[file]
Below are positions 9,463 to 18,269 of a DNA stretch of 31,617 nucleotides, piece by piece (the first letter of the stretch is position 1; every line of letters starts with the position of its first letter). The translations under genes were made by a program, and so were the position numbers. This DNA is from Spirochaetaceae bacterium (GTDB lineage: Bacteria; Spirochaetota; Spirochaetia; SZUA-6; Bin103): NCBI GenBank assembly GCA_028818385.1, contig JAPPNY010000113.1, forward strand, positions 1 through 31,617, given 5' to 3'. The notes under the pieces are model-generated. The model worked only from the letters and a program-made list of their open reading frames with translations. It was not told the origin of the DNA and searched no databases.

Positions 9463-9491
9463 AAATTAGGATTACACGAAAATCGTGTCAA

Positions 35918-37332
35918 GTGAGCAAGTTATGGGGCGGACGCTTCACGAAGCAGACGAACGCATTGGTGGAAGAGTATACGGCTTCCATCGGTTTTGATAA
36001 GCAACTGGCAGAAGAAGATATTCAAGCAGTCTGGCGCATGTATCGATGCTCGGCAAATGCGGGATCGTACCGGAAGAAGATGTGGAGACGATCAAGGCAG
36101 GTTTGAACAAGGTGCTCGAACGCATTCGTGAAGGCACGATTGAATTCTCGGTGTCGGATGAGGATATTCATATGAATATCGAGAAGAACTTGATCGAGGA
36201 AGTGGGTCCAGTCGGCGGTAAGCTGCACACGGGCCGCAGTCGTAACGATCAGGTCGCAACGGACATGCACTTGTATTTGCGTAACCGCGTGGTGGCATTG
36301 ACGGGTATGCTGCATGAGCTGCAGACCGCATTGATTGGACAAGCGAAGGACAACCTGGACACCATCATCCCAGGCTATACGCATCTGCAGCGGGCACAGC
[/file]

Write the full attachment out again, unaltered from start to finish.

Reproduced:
Below are positions 9,463 to 18,269 of a DNA stretch of 31,617 nucleotides, piece by piece (the first letter of the stretch is position 1; every line of letters starts with the position of its first letter). The translations under genes were made by a program, and so were the position numbers. This DNA is from Spirochaetaceae bacterium (GTDB lineage: Bacteria; Spirochaetota; Spirochaetia; SZUA-6; Bin103): NCBI GenBank assembly GCA_028818385.1, contig JAPPNY010000113.1, forward strand, positions 1 through 31,617, given 5' to 3'. The notes under the pieces are model-generated. The model worked only from the letters and a program-made list of their open reading frames with translations. It was not told the origin of the DNA and searched no databases.

Positions 9463-9491
9463 AAATTAGGATTACACGAAAATCGTGTCAA

Positions 35918-37332
35918 GTGAGCAAGTTATGGGGCGGACGCTTCACGAAGCAGACGAACGCATTGGTGGAAGAGTATACGGCTTCCATCGGTTTTGATAA
36001 GCAACTGGCAGAAGAAGATATTCAAGCAGTCTGGCGCATGTATCGATGCTCGGCAAATGCGGGATCGTACCGGAAGAAGATGTGGAGACGATCAAGGCAG
36101 GTTTGAACAAGGTGCTCGAACGCATTCGTGAAGGCACGATTGAATTCTCGGTGTCGGATGAGGATATTCATATGAATATCGAGAAGAACTTGATCGAGGA
36201 AGTGGGTCCAGTCGGCGGTAAGCTGCACACGGGCCGCAGTCGTAACGATCAGGTCGCAACGGACATGCACTTGTATTTGCGTAACCGCGTGGTGGCATTG
36301 ACGGGTATGCTGCATGAGCTGCAGACCGCATTGATTGGACAAGCGAAGGACAACCTGGACACCATCATCCCAGGCTATACGCATCTGCAGCGGGCACAGC